Sunday, February 27, 2011

Remembering Oak Hill Academy for Choctaw Freedmen

Elliott Academy once known as Oak Hill Academy is noted on this Oklahoma Historical Marker
Photo by Byron Hooks

Known in its earliest days as Oak Hill Academy, this long forgotten institution was known in later years as Elliott Academy till it vanished from the landscape of the Choctaw soil upon which it once stood.

This was once a boarding school full of dormitories, school buildings, smoke house, an active farm so much more, to sustain itself.  The school was built by the Presbyterians in the 1860s and for many years this missionary endeavor by Presbyterian missionaries brought education to the children of Choctaw Freedmen. Known for its beautiful grounds and facilities, nothing beyond this historical marker represents the grandeur of this long gone institution.

Life at Oak Hill was well described in the book by Robert Flickinger, and also by a former student, Jordon Folsom a Choctaw Freedman who was interviewed in the Oklahoma Pioneer papers.  Folsom's family were slaves of the large Folsom clan in the Choctaw Nation, and his interview in the Oklahoma Pioneer Papers was extensive.  He attended Oak Hill and described life as a student.

Excerpts from the interview with Jordon Folsom, Choctaw Freedman

The interview with Mr. Folsom is a lengthy one, describing life as a student and also a long lost LeFlore Cemetery once on the grounds of the school.

Sadly, little is known of the school today.  In the 1900s after statehood, the school was known as Elliott Academy when a large donation was made to build a school named after the wife of David Elliott.  The school was eventually absorbed into the segregated school system, and over time, like many black schools, it was closed.   The buildings are now gone, and nothing but a sign near the Valiant Cemetery mentions it by name.  

James McGuire, Choctaw Freedman. A Student at Oak Hill

The young men and women who attended Oak Hill later became leading men and women in their own communities after completing their studies. Some returned to teach in the communities around Valiant and Idabel.

Young men in front of boys residence hall at Oak Hill

One of the more well known men of the community was Wiley Homer who was a supporter of the school and one who frequently spoke at Oak Hill Academy.  He was a slave of John Homer, a Choctaw Indian, and while a boy, was hired out to Samson Loring to watch cattle. He learned how to read by memorizing and  learning the variations in the cattle brands. When his natural aptitude had been noticed he heard his employer Loring comment about his natural intelligence, he then vowed himself to learn as much as he could. So this self-taught man began his own efforts to pursue education.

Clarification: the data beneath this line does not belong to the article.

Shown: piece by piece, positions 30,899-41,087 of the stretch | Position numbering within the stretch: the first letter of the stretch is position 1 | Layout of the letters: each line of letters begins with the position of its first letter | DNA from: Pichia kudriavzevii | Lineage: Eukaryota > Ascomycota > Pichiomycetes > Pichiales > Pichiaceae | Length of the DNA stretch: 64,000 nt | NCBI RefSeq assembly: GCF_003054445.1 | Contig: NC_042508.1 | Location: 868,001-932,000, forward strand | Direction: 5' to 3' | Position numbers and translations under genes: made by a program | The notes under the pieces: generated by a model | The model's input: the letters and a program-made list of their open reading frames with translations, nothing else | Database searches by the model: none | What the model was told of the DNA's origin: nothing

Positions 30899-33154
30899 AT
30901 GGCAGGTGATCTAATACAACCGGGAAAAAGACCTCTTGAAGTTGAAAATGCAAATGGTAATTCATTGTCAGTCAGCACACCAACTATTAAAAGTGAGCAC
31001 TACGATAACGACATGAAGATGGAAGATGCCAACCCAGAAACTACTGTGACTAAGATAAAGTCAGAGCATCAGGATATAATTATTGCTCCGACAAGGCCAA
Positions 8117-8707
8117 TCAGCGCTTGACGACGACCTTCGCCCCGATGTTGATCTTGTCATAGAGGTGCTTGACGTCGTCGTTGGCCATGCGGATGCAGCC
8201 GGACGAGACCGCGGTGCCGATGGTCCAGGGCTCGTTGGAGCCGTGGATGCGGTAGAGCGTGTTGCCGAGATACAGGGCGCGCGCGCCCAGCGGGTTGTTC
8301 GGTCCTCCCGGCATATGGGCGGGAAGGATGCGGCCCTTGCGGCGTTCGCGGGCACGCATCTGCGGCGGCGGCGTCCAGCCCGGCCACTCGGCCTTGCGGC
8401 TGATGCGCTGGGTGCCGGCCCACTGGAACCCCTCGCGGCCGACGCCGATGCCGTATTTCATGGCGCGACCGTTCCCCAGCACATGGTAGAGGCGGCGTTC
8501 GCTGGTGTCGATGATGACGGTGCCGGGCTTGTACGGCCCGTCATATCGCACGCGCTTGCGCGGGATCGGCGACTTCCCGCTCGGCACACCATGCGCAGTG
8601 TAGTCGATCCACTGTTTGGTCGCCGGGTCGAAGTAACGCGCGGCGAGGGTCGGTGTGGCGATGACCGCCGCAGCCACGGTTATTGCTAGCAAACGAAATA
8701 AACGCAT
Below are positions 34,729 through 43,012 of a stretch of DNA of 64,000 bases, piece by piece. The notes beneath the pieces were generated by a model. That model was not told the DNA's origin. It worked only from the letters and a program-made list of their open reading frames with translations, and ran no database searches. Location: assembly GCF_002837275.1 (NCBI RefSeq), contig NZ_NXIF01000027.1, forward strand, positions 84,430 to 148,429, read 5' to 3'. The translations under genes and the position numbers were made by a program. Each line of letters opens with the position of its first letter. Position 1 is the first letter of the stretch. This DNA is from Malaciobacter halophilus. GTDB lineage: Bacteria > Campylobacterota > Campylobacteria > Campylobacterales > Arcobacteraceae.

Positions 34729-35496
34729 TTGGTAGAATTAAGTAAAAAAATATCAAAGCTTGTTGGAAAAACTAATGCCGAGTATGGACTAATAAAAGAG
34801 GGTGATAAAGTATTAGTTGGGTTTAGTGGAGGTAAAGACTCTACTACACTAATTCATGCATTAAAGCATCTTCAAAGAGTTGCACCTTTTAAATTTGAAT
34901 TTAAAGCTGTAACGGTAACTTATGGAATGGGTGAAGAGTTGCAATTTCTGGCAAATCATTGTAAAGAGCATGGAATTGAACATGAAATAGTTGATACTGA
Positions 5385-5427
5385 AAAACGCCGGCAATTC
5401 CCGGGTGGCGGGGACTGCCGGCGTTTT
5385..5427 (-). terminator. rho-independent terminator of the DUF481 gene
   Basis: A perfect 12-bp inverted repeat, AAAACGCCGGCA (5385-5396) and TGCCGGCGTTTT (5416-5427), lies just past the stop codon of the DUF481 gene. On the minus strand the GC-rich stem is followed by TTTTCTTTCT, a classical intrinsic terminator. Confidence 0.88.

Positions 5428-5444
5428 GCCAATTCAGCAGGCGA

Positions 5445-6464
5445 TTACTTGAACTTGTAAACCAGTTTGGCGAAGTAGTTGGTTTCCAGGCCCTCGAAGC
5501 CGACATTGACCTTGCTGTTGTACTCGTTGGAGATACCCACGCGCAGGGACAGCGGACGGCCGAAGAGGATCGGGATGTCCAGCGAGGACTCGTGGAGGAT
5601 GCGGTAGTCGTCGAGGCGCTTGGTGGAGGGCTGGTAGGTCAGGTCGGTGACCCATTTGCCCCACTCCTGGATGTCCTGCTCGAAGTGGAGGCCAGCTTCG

The Oak Hill book actually describes how Wiley went about his education after freedom.  (Note Choctaws abolished slavery in 1866 and a year later Wiley Homer began his personal quest for enlightenment.)

"When, at 16 in 1867, he was accorded his freedom he obtained a primer and first reader, and undertook to master these by private study. About four years later, a testament and shorter Catechism were given him. He now had what was regarded as a good library for a young man and he applied himself to the reading and study of these books, in the evenings and other periods of spare time. The testament was frequently taken to the field when plowing, in order that he might learn to read a verse or two, while the team was resting, or get a neighbor, passing on the road, to read it for him. The reading of the testament soon awakened a desire to be a teacher and preacher, and this greatly increased his interest in the study of that book."
Portrait of Wiley Homer

He became interested in establishing a church and he created a small brush arbor place of worship and later became the founder of Beaver Dam Church in Grant, I.T. in 1873.  Many graduates of Oak Hill later moved to the same community in Grant, Indian Territory and joined the same church.

This is an image taken in 1904 at the Beaver Dam Church, founded by Choctaw Freedman Wiley Homer
Source: Oak Hill Academy for Choctaw Freedmen, by Robert Flickinger

In the early years of the 20th century, Oak Hill continued to thrive. Students from Idabel Valiant, Grant, Hugo, Wynnewood and other places where former Choctaw slaves lived, flocked to this distinguished academy where education flourished and where a path was created to a new way of life and enlightenment.

 But Oak Hill had two major setbacks due to fire. In 1908 the Boys Hall caught fire.  Funds were secured to build another dormitory. Then two years later the Girls Hall also had a fire. The third floor was severely damaged. In addition to that statehood brought about the beginning of the end of the Academy.  

The new state provided laws for the establishment of schools an Oak Hill school district was "created" that split the area of the grounds of Oak Hill community. The new state armed with a new law of racial segregation also set to quash any influence the Oak Hill community had, by establishing a law that wherever there were 6 students existed a new district or school had to be established. Thus the miles that separate families living on their allotments in rural areas, were then also used to break up the once community that had thrived as a social unit.